If anyone can make us listen, then it’s David Attenborough. And the recent news that the ‘Attenborough effect’ has led to a 53% drop in single use plastic is heartening indeed. But we can do so much more. It’s crucial that we all get more clued up on which companies are genuinely committed to plastic reduction and which are simply making pledges of platitudes to give a green, clean brand impression. Greenpeace recently published this list of the ten worst offending companies, so a good start would be to boycott their products. In doing so, you’ll also be making cutbacks financially.

Fortunately, on the flipside, many companies have started to use environmental packaging. This means that instead of harmful plastic, packaging is made from natural resources like wood, paper and even the residue from sugar canes. Many takeaway companies have adopted this type of packaging, among the big chains is Nando’s, Pizza express and TGI Friday’s. So next time you have food to go, make sure it’s with a company that puts environmentally friendly packaging first.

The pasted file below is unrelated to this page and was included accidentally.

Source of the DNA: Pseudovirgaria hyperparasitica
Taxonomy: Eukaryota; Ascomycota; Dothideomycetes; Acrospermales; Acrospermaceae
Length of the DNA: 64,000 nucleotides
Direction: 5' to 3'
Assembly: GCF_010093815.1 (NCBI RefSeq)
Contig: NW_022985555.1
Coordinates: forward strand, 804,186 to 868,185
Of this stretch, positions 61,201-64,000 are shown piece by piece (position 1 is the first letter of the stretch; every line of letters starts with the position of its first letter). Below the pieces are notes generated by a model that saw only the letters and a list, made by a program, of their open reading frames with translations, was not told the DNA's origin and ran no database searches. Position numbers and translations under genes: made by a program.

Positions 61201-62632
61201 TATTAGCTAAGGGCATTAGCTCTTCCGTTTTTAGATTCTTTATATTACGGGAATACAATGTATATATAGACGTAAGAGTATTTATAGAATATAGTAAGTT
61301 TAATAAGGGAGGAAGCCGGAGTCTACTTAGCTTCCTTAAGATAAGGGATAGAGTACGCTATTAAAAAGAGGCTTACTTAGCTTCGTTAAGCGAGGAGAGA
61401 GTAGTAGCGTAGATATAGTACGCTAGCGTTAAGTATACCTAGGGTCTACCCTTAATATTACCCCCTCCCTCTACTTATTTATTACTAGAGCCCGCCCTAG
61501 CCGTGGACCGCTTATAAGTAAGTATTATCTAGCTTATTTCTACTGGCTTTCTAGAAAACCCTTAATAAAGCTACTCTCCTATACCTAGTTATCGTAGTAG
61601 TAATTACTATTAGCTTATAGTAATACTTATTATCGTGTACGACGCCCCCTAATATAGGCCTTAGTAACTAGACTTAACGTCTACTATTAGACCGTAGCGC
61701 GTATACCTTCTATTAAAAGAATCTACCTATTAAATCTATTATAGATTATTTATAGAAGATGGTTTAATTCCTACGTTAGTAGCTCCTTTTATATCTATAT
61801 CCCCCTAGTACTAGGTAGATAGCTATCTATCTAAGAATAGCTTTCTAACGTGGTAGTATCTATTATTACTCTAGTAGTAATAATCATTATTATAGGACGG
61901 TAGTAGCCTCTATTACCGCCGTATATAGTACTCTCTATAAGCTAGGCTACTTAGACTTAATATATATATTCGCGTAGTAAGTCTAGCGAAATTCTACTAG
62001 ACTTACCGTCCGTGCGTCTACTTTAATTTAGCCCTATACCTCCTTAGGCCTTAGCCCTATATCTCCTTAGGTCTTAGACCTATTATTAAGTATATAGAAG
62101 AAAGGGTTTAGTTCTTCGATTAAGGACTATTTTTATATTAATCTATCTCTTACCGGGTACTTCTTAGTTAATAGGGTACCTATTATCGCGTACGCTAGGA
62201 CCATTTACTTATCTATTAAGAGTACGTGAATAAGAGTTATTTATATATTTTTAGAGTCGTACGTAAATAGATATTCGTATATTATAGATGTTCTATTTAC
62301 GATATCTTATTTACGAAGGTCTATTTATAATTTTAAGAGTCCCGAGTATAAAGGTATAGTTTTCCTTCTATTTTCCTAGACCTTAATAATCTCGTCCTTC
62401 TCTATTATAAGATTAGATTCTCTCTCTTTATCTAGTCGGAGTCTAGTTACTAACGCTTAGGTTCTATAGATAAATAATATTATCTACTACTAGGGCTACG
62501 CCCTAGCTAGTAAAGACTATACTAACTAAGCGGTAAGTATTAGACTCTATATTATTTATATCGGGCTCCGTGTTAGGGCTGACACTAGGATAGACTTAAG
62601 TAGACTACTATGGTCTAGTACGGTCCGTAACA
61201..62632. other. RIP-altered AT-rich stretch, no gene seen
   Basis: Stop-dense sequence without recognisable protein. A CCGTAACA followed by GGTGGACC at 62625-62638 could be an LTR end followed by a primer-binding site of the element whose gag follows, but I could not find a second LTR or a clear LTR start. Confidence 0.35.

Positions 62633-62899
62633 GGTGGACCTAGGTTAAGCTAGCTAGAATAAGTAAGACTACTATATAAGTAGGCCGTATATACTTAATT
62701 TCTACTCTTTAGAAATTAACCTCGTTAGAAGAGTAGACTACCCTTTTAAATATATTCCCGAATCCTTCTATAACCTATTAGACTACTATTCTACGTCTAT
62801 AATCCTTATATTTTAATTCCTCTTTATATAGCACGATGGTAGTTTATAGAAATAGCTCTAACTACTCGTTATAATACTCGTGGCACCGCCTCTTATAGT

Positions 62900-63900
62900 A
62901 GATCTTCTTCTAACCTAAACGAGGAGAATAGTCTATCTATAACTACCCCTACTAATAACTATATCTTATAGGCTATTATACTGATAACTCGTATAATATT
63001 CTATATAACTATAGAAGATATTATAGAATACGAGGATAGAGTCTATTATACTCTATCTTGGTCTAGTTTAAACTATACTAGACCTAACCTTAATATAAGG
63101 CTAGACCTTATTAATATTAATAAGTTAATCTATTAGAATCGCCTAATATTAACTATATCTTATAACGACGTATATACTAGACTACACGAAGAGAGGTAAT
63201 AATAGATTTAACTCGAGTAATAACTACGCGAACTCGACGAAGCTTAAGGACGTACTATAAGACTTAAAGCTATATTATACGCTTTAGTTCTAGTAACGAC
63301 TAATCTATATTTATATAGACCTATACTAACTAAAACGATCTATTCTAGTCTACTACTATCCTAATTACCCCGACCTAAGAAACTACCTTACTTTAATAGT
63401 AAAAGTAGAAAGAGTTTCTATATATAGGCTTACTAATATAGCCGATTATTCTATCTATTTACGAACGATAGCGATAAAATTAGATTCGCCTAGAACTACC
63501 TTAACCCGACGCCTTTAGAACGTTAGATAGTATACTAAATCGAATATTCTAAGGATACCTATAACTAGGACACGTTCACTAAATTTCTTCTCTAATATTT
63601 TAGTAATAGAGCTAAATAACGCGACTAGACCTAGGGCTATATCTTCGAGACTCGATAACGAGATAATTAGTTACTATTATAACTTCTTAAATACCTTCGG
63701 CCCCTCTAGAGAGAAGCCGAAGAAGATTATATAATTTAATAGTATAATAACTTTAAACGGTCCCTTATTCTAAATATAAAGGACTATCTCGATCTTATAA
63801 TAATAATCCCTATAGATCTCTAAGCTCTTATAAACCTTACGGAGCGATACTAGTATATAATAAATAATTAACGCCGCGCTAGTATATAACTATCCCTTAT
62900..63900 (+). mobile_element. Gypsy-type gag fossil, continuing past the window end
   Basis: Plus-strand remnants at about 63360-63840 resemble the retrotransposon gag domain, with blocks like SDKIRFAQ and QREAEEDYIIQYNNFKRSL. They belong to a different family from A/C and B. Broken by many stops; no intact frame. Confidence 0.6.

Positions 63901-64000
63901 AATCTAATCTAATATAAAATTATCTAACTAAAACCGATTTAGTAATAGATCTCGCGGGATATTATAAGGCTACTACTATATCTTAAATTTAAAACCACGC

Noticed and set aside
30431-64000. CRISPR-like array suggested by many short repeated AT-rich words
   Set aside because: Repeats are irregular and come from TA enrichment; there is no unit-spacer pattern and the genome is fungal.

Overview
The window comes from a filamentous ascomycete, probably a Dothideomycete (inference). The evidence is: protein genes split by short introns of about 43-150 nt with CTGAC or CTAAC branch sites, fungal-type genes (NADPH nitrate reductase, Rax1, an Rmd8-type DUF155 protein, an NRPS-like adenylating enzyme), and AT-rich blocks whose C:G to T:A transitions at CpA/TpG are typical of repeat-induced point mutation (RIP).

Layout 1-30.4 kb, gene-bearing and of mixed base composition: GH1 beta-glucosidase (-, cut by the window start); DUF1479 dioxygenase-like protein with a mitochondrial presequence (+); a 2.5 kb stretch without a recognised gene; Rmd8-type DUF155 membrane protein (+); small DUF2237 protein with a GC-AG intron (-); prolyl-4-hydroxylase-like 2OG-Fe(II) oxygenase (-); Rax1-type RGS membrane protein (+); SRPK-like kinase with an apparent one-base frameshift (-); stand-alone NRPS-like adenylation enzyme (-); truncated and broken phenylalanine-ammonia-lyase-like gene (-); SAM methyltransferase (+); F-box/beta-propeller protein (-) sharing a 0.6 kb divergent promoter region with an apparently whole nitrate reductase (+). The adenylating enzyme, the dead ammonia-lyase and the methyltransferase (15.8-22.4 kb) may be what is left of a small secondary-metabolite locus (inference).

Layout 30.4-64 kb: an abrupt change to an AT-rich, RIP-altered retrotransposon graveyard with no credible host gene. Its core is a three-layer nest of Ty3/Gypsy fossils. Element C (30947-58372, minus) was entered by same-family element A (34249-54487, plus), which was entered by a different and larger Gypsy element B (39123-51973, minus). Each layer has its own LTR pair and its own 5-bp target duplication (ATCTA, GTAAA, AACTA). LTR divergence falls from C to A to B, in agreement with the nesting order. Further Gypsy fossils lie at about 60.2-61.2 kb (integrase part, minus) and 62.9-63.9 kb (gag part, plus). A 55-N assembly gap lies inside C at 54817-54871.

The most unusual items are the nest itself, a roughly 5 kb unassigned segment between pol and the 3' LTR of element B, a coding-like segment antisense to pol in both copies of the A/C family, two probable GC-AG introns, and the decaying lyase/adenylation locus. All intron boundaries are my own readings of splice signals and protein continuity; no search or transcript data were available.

Speaking of using less plastic, zero waste bulk stores, which are fast becoming a worldwide phenomenon,  are one of the best ways to eat ethically on a budget. We’ve all bought a massive plastic packet of carrots in Sainsbury’s just for one, letting the rest rot in the bottom of the veg basket, which is both wasteful and costly. However, zero waste stores are helping us to live a less wasteful lifestyle by eliminating unnecessary packaging, mitigating the amount of food waste going into landfill and subsequently reducing the carbon footprint of people who use these stores.

Moreover, shopping in bulk food stores can be much more cost effective than shopping in supermarkets. Customers bring their own containers from home to the stores and weigh the goods they want to buy ,which means you can buy in smaller quantities.  If a recipe calls for only 10 grams of a spice, then you can buy the exact amount instead of having to buy a whole jar, the contents of which will inevitably go stale and then in the bin.


It’s truly shocking just how much perfectly edible food ends up the bin (not even the compost either…grrr). With the rise in food banks and child poverty brought about by our farcical, feckless government, this is something we should all feel deeply ashamed of. It’s imperative then that our attitude to food waste and wasting food changes. Start by changing the way you shop, buying in bulk with a careful meal plan for the week, rather than shopping and eating on impulse, and deploy a first in, first out fridge policy with the food you buy. Go deeper by shifting your attitude to leftovers, offcuts, even peel and the bits you’d normally throw away; they are now a challenge to create another delicious meal. And if you’re really devoted to the cause, do some reading on the amazing world of preserving, fermenting, pickling and curing; the perfect route to a zero waste, spendthrift home kitchen.